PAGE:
Marketing, however, is something that changes all the time. This is particularly true if you're experimenting with all the different types of campaigns that you could run. Have you invested in digital advertising on sites like Google? Then, you're probably not going to hit upon the perfect campaign right away. You'll need to run tests to see what works and what doesn't. This will ultimately impact the amount of money you'll pay.

What if you move into the world of print advertising and run newspaper ads or design fliers? This too will come with an entirely different set of costs.

As a result of this, you need to make sure you understand your variable expenses at any given time. Only then will you be able to make the smartest and most informed decisions at the moment.

Additional Considerations

Likewise, there are a variety of important bookkeeping-related tasks that you'll want to perform on at least a monthly basis, too.

Business snapshots

One of these involves getting a business snapshot. Business snapshots give you a clear, concise idea of where you currently stand and the impacts of the decisions you've made over the past 30 days. A business snapshot will not only give you insight into things like your cash flow, but you'll also get to see sales, expenses, income, and more.

The key thing to understand is that these snapshots actually become more valuable as time goes on. You can compare the last several monthly snapshots to uncover trends and patterns that you may have otherwise missed. This, too, gives you insight into what you can do to improve your operations.


On a monthly basis, you should also make an effort to stay up-to-date on what all your expenses actually are. Yes, there are certain “costs of doing business” that you'll never be able to totally eliminate. But if you take the time to regularly look at where your money is going, you put yourself in a better position to find room for improvement.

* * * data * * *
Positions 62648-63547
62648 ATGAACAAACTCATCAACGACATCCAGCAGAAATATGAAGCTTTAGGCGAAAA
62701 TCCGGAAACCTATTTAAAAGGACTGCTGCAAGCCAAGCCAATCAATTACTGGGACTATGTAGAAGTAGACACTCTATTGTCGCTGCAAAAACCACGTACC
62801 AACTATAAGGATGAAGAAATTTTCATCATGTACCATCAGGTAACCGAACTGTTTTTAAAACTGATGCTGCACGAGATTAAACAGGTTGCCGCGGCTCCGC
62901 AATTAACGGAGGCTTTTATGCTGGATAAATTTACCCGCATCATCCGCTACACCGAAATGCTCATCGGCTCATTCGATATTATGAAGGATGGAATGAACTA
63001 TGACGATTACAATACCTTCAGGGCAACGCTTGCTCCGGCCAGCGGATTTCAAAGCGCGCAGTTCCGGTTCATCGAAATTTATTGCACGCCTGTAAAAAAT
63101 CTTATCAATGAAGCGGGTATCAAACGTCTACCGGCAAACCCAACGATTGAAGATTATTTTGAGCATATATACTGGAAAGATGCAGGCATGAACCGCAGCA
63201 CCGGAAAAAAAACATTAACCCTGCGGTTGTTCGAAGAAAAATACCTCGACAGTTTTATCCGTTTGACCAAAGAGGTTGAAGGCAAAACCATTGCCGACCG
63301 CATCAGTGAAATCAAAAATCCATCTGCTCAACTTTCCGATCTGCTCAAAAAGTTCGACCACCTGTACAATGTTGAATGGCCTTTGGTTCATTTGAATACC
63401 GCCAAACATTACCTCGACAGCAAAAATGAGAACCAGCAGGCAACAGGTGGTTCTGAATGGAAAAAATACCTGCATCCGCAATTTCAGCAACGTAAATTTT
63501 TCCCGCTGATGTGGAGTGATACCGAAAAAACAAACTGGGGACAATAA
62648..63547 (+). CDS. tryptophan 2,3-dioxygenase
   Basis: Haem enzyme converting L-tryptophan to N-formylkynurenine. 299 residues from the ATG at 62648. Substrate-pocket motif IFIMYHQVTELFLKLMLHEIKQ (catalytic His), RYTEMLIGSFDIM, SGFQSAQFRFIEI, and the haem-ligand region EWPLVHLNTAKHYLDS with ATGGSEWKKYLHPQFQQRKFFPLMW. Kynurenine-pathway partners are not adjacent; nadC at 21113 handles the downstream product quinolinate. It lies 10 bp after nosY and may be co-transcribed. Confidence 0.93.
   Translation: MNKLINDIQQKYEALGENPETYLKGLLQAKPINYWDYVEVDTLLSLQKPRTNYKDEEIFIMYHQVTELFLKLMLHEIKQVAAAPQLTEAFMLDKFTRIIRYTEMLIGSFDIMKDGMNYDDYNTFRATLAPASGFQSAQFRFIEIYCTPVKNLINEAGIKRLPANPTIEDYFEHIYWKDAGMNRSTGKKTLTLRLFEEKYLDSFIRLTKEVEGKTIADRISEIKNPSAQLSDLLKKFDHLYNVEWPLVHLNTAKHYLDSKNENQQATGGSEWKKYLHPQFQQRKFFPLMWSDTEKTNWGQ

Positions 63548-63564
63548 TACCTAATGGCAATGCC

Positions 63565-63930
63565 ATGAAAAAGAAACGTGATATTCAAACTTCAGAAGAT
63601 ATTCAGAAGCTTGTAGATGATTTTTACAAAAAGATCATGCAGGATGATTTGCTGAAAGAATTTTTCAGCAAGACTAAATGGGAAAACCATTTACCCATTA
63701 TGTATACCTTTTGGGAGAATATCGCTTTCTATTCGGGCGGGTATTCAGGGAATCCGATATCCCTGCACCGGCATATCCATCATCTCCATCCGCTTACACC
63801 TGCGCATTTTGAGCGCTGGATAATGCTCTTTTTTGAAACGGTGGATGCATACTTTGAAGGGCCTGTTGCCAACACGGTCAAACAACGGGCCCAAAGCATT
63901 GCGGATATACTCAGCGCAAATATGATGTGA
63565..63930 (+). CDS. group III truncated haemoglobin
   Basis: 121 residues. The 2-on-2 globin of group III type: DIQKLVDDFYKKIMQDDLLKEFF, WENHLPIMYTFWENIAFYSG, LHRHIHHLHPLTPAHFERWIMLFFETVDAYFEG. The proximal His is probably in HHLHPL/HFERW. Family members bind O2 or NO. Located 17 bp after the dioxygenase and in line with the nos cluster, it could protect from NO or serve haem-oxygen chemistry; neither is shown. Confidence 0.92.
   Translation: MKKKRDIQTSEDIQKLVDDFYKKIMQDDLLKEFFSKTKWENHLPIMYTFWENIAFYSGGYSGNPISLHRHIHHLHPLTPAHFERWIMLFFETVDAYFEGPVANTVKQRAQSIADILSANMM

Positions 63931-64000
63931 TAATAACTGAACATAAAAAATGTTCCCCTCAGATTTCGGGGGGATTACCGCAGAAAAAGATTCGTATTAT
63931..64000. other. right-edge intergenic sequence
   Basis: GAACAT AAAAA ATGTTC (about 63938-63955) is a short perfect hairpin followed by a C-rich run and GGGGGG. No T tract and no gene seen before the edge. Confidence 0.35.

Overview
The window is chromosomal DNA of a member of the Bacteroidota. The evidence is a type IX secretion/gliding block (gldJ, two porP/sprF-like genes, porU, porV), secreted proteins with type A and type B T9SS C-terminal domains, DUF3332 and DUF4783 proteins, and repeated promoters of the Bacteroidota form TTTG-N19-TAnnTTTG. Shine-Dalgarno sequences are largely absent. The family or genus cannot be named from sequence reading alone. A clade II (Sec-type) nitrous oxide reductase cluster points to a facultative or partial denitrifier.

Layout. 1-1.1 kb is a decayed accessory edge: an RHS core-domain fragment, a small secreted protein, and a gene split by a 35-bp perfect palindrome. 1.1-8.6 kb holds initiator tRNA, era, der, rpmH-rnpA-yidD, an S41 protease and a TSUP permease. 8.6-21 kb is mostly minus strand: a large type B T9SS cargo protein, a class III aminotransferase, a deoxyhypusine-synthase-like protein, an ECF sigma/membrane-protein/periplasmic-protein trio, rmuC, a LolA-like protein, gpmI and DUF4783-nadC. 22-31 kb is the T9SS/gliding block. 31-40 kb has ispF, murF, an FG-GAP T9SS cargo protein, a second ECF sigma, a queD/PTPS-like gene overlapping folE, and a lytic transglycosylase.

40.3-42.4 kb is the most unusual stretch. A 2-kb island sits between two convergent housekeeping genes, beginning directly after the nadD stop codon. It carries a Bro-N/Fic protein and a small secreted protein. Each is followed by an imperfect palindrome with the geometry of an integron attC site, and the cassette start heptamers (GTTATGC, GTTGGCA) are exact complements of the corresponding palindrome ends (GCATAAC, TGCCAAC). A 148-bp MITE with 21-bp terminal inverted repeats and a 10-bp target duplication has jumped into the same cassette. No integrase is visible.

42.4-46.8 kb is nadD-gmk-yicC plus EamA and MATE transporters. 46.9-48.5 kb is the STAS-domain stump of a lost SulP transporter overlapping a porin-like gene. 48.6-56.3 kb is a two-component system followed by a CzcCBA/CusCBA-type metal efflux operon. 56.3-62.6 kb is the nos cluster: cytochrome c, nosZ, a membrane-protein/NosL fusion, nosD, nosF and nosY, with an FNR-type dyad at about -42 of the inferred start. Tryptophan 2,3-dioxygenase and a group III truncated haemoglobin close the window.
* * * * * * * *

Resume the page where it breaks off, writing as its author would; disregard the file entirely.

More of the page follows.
Case in point: Maybe that investment you made a few months ago isn't paying off as well as you'd hoped. Unless you look at and understand exactly what you're spending, you're not necessarily going to realize that. Armed with this information, you can eliminate these types of expenses and free up valuable cash. Then, you can funnel it back into other areas of the business where it can do the most good.

Admit your limitations

Finally, when it comes to a topic as important as bookkeeping, it's important to acknowledge your own limitations – especially when things like taxes are concerned. The stakes of “getting this one wrong” are simply far too high to go at it yourself.

You're a business owner, and while it's absolutely fair to say that your “can-do spirit” has already gotten you quite far if you're not comfortable handling bookkeeping yourself, you shouldn't feel obligated to do so.

Enlisting the help of a trained, experienced professional can immediately help you paint a clear picture of where your business currently stands from a financial perspective and where it might be headed, too. They'll use bookkeeping software that, when combined with their own insight, can help make it far easier to accomplish all the tasks outlined above and more.

A financial professional can step in and make sure that you have a solid foundation from which to build, all while freeing up as much of your time as possible to focus on those tasks that actually require your full attention.

Want to find out more information about all the best practices you can use to get the most out of your business? Have any additional questions you'd like to go over with someone in a bit more detail? Call Fiducial at 1-866-FIDUCIAL or make an appointment at one of our office locations to discuss your situation.